Flat roofs are popular because they can be easier to maintain than pitched roofs and don’t interrupt the skyline. But the materials they’re made of and their tendency to collect debris and water mean they require more maintenance than pitched roofs.
You can keep your flat roof healthy and reduce its risk of developing serious and expensive problems by making regular maintenance a habit.
Before You Begin, Get to Know Your Roof
It’s important to understand your roof type when inspecting or repairing it. There are several popular types of flat roofing materials that each have unique strengths and weaknesses. Knowing your roof’s strengths and weaknesses helps you know where to pay special attention when inspecting it.
In very general terms:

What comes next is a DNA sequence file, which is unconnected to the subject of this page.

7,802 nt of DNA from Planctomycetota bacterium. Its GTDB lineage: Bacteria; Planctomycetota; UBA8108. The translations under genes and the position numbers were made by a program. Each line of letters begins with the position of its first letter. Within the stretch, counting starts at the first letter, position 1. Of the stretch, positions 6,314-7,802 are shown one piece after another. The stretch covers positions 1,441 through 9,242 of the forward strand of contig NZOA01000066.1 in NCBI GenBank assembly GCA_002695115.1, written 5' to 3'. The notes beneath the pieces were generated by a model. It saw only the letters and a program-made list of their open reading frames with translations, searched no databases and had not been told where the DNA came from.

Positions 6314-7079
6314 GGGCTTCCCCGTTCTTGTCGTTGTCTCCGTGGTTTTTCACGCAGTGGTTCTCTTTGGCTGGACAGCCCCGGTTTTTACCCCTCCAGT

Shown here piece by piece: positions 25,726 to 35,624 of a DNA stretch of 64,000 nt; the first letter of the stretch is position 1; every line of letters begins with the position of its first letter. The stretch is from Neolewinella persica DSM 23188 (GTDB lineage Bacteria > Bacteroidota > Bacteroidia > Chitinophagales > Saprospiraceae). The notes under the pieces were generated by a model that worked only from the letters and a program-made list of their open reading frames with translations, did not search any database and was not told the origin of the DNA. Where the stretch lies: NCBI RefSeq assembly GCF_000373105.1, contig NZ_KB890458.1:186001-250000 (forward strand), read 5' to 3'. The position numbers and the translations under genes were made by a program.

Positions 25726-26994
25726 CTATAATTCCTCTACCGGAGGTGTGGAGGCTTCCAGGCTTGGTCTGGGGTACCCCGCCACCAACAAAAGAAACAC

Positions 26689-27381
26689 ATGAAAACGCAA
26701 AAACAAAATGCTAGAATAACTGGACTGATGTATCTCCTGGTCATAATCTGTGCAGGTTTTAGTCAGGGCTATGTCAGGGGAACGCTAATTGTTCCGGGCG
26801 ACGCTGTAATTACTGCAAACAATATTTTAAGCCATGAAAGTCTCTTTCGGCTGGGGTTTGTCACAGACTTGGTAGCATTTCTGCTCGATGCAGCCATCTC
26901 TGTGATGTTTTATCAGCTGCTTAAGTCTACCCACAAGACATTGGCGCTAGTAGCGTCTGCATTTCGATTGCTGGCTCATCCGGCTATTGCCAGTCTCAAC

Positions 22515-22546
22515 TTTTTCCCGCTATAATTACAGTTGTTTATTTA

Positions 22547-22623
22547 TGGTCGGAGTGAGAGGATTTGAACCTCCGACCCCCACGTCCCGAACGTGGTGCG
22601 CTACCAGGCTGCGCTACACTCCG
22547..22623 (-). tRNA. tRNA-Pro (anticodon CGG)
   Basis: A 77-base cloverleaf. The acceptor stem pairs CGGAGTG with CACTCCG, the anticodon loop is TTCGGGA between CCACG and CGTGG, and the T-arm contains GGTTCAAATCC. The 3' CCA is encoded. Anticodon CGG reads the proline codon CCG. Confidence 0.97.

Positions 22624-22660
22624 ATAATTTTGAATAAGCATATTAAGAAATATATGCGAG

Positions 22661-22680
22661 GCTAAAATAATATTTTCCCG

- EPDM (Rubber Membrane Roof) is easily patched, rarely leaks, and handles temperature differences well, but is more prone to puncture than other types.
- Modified Bitumen may cut energy bills and is flexible at cold temperatures but isn’t as damage-resistant as an EPDM roof.
- TPO and PVC both offer durability, strength, and wind resistance. Both are also energy efficient, but there are some differences to note:
- TPO resists mold growth, tears, and punctures but may have a shorter lifespan than other flat roof types.
- PVC is strong, stable, and longer lasting than TPO but doesn’t stand up as well to cold weather.
- Built-Up Roofs (BUR) are typically low-maintenance and attractive but may not hold up as well as other types in extreme weather. Also, the gravel from the top layer can get into gutters and scuppers, clogging them. BUR roofs rarely leak, but it can be challenging to pinpoint the source when they do.
Before attempting any repair to your flat roof, it’s important to read the manufacturer’s guidelines and any warranties. The different types of roofing have different steps and materials needed for repairs.
Repairing any roof can be tricky and dangerous. When in doubt, always call a professional roofer.
7 Tips For Maintaining Your Flat Roof
- Inspect it regularly